UK Chancellor of the Exchequer Rishi Sunak said the Brexit settlement in Northern Ireland is causing economic and political harm and called on the European Union to be flexible, comments likely to be seen as an attempt to publicly align himself with Boris Johnson after reports of a rift.

Johnson’s government is weighing whether to scrap parts of the deal it signed with the EU related to Northern Ireland, arguing it is undermining the region’s peace agreement by fueling instability, while also disrupting commerce.

The political risks have been amplified in recent weeks, with Northern Ireland’s power-sharing government paralyzed after the pro-UK Democratic Unionist Party said it would refuse to sit in the executive if the Brexit deal remained.

Yet any unilateral action may trigger a broader trade war with the EU, hurting Britain’s economy at a time of soaring inflation and squeezed living standards. Newspapers including the Times have reported Sunak is one of the ministers who have urged Johnson to proceed with caution.

In an Bloomberg interview in Stoke-on-Trent broadcast Friday, Sunak stressed it is his cabinet role to provide economic advice, while pointing out that’s one element for the government to consider and that no decision has been taken.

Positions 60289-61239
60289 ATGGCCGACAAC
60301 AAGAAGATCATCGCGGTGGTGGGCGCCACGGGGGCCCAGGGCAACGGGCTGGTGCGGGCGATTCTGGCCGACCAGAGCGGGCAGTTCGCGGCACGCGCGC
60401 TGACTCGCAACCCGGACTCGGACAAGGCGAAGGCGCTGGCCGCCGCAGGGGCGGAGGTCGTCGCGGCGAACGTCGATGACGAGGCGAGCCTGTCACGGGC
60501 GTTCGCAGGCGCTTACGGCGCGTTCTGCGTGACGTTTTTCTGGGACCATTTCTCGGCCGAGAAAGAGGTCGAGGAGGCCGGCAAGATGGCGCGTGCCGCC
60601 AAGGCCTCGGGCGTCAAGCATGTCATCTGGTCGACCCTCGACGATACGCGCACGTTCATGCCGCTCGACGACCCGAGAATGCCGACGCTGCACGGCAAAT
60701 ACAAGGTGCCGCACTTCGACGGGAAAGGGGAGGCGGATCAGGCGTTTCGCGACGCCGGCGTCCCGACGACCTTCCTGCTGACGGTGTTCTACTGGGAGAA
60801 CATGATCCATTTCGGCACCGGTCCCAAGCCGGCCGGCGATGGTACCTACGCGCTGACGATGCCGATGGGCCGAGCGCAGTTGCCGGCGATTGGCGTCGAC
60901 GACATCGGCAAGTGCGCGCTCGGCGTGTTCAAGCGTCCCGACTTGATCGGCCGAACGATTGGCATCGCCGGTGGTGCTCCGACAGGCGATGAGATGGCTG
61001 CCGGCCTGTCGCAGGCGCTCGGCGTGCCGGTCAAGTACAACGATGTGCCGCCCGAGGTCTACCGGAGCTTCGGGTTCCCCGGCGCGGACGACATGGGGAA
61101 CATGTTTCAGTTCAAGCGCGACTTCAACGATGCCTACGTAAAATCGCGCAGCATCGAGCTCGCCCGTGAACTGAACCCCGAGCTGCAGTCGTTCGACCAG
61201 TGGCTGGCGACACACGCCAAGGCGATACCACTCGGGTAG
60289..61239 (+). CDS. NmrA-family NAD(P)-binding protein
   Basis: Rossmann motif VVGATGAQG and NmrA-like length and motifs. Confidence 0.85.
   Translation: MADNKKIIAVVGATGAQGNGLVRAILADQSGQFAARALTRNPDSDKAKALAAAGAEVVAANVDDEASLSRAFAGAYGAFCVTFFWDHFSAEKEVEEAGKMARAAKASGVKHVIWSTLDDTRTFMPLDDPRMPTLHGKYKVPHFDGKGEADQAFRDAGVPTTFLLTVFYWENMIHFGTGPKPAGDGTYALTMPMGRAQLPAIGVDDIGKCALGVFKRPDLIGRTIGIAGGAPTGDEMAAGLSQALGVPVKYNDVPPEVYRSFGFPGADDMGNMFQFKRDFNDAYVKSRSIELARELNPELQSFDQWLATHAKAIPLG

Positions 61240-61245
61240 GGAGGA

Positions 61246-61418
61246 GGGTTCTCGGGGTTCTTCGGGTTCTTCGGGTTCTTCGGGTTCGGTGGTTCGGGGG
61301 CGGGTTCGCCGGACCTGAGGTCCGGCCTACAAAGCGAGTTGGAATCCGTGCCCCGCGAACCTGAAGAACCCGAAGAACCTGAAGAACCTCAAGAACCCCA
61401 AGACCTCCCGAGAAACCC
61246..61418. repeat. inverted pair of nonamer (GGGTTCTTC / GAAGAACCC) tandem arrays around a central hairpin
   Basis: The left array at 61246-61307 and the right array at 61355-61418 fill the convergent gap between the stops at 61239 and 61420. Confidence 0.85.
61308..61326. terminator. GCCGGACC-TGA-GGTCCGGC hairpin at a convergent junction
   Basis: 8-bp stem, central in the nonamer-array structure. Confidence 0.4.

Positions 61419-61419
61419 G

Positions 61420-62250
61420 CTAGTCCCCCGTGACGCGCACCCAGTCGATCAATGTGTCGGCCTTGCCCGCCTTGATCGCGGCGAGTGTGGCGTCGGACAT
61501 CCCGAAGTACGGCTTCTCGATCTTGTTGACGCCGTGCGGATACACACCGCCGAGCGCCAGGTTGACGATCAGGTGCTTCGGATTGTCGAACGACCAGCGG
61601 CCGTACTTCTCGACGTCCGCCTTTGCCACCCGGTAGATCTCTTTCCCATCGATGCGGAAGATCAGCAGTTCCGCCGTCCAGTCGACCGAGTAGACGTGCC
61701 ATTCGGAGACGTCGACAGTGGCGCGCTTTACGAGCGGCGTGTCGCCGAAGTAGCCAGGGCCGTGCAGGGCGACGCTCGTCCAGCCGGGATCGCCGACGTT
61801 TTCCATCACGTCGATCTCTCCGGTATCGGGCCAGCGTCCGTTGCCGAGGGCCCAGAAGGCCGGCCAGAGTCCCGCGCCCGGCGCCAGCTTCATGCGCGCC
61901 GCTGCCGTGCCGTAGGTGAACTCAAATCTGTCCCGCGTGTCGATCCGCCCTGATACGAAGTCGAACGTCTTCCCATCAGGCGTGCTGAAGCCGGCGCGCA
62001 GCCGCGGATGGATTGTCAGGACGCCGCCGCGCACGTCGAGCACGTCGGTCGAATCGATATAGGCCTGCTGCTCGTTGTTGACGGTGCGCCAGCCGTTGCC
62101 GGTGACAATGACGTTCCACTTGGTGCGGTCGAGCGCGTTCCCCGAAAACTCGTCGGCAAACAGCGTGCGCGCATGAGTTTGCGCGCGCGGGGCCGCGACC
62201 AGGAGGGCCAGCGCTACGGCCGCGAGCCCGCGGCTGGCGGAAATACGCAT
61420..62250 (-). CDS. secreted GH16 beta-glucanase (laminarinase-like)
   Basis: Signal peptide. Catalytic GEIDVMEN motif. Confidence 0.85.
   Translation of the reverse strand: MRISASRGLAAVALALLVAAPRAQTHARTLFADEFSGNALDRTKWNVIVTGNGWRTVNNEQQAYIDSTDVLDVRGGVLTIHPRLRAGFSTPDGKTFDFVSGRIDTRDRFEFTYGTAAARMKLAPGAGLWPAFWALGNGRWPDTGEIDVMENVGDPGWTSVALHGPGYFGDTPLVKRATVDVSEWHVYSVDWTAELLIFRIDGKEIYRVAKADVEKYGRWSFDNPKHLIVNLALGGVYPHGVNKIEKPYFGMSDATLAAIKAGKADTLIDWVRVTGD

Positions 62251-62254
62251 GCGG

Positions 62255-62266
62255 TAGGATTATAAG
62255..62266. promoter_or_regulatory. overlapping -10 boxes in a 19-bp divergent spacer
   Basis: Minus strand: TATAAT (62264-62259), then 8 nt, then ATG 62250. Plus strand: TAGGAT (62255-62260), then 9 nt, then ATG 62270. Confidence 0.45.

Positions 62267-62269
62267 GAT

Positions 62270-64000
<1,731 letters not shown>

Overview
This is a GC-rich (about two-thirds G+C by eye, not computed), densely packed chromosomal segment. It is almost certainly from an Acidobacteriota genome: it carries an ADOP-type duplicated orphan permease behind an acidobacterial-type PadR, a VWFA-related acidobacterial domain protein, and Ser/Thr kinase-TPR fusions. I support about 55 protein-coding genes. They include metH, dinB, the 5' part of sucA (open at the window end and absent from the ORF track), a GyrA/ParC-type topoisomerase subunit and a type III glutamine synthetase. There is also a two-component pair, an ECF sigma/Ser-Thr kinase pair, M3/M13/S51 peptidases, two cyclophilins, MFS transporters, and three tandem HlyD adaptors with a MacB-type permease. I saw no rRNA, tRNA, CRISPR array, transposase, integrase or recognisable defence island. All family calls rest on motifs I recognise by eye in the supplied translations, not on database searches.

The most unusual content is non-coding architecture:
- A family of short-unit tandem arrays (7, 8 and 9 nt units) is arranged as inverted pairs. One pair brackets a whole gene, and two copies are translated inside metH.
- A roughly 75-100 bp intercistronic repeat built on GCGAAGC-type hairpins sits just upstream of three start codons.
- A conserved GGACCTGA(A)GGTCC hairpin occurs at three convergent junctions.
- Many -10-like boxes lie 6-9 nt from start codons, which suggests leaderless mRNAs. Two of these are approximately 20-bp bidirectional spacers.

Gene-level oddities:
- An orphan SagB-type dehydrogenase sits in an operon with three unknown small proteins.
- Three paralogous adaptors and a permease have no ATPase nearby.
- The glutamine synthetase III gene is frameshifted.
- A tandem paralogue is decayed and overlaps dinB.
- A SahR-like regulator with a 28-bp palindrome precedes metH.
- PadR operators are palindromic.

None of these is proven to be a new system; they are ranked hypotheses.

“It’s a serious situation,” he said. “It’s important to me that we also protect the Good Friday Agreement and we resume power-sharing in Northern Ireland.”

The UK and EU failed to resolve their differences over the Northern Ireland issue in crunch talks on Thursday, with Truss telling European Commission Vice-President Maros Sefcovic that current arrangements are causing “unacceptable disruption to trade.”

In turn, Sefcovic warned the UK that there could be no future partnership without an “orderly withdrawal” from the bloc.

Britain agreed to an effective customs border in the Irish Sea during the original Brexit negotiations, the solution to avoid creating a hard border between Northern Ireland—which is in the UK—and the Republic of Ireland, which is in the EU. The UK has been urging the EU to accept wholesale revisions to this agreement, which the EU has refused.

“Our preference has always been to have a negotiated settlement,” Sunak said of the situation with the EU. “What we need to see is a degree of flexibility.”